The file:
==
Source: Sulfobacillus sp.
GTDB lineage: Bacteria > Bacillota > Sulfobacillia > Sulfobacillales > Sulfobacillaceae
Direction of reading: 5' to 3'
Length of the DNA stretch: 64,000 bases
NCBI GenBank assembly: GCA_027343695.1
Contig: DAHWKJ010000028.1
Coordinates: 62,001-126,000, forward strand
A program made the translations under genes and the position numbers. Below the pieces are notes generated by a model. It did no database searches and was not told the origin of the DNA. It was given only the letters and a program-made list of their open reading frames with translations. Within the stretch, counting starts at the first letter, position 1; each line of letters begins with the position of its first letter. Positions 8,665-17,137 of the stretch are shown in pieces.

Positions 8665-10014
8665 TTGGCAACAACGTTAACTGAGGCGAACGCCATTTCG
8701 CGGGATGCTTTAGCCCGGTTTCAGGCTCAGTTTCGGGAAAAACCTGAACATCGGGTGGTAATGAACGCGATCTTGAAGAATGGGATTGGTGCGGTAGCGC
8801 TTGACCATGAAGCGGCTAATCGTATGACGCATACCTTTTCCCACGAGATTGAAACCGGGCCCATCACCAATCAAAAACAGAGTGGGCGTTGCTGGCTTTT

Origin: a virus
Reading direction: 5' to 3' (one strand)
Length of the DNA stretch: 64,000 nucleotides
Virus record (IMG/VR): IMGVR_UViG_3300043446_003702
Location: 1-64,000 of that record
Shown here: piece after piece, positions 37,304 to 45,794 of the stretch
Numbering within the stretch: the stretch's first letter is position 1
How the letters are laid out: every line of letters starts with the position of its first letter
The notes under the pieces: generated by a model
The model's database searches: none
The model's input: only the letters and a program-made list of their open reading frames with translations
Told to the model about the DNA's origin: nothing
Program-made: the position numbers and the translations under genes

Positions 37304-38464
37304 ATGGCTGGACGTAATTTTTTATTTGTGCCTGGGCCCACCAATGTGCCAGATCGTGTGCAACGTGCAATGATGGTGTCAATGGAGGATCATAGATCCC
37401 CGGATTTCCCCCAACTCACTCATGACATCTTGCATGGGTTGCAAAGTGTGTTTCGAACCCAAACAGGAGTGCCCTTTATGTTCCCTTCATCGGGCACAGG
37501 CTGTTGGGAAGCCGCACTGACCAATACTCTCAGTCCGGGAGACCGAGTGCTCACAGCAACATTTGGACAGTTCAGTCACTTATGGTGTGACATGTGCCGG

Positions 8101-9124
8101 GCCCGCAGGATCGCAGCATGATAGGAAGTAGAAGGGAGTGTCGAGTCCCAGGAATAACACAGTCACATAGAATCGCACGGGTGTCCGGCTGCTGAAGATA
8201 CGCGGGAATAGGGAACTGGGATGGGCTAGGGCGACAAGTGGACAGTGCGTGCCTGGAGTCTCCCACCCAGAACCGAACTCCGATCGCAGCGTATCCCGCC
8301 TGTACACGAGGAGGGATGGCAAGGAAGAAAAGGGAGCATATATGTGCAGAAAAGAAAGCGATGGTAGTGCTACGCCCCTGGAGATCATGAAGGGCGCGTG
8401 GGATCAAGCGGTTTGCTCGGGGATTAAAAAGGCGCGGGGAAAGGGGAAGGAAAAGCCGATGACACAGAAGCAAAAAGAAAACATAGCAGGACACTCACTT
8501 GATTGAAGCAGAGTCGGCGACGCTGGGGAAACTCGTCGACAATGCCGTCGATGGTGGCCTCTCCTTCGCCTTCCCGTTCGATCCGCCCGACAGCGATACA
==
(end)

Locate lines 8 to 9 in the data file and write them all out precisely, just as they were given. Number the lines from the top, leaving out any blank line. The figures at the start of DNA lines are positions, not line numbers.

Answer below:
A program made the translations under genes and the position numbers. Below the pieces are notes generated by a model. It did no database searches and was not told the origin of the DNA. It was given only the letters and a program-made list of their open reading frames with translations. Within the stretch, counting starts at the first letter, position 1; each line of letters begins with the position of its first letter. Positions 8,665-17,137 of the stretch are shown in pieces.

Positions 8665-10014